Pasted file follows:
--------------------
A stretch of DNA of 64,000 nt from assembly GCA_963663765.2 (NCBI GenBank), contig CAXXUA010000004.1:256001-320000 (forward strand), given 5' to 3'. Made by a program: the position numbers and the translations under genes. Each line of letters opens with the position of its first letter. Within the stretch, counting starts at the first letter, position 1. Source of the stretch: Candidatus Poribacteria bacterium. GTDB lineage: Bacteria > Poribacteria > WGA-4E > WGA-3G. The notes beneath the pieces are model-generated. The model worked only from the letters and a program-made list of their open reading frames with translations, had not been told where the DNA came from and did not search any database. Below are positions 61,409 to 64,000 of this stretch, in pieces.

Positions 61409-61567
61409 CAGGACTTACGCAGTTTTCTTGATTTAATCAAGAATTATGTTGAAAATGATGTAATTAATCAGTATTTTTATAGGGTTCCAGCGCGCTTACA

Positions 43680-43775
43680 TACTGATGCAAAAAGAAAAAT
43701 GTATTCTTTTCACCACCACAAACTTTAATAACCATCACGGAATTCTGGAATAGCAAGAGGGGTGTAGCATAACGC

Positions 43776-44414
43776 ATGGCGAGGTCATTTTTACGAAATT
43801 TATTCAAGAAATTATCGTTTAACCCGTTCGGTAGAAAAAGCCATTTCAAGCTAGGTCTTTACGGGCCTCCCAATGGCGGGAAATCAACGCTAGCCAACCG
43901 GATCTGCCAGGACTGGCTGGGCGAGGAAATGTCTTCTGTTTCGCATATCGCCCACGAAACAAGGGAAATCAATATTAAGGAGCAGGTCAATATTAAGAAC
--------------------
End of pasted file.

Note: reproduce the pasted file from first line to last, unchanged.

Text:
A stretch of DNA of 64,000 nt from assembly GCA_963663765.2 (NCBI GenBank), contig CAXXUA010000004.1:256001-320000 (forward strand), given 5' to 3'. Made by a program: the position numbers and the translations under genes. Each line of letters opens with the position of its first letter. Within the stretch, counting starts at the first letter, position 1. Source of the stretch: Candidatus Poribacteria bacterium. GTDB lineage: Bacteria > Poribacteria > WGA-4E > WGA-3G. The notes beneath the pieces are model-generated. The model worked only from the letters and a program-made list of their open reading frames with translations, had not been told where the DNA came from and did not search any database. Below are positions 61,409 to 64,000 of this stretch, in pieces.

Positions 61409-61567
61409 CAGGACTTACGCAGTTTTCTTGATTTAATCAAGAATTATGTTGAAAATGATGTAATTAATCAGTATTTTTATAGGGTTCCAGCGCGCTTACA

Positions 43680-43775
43680 TACTGATGCAAAAAGAAAAAT
43701 GTATTCTTTTCACCACCACAAACTTTAATAACCATCACGGAATTCTGGAATAGCAAGAGGGGTGTAGCATAACGC

Positions 43776-44414
43776 ATGGCGAGGTCATTTTTACGAAATT
43801 TATTCAAGAAATTATCGTTTAACCCGTTCGGTAGAAAAAGCCATTTCAAGCTAGGTCTTTACGGGCCTCCCAATGGCGGGAAATCAACGCTAGCCAACCG
43901 GATCTGCCAGGACTGGCTGGGCGAGGAAATGTCTTCTGTTTCGCATATCGCCCACGAAACAAGGGAAATCAATATTAAGGAGCAGGTCAATATTAAGAAC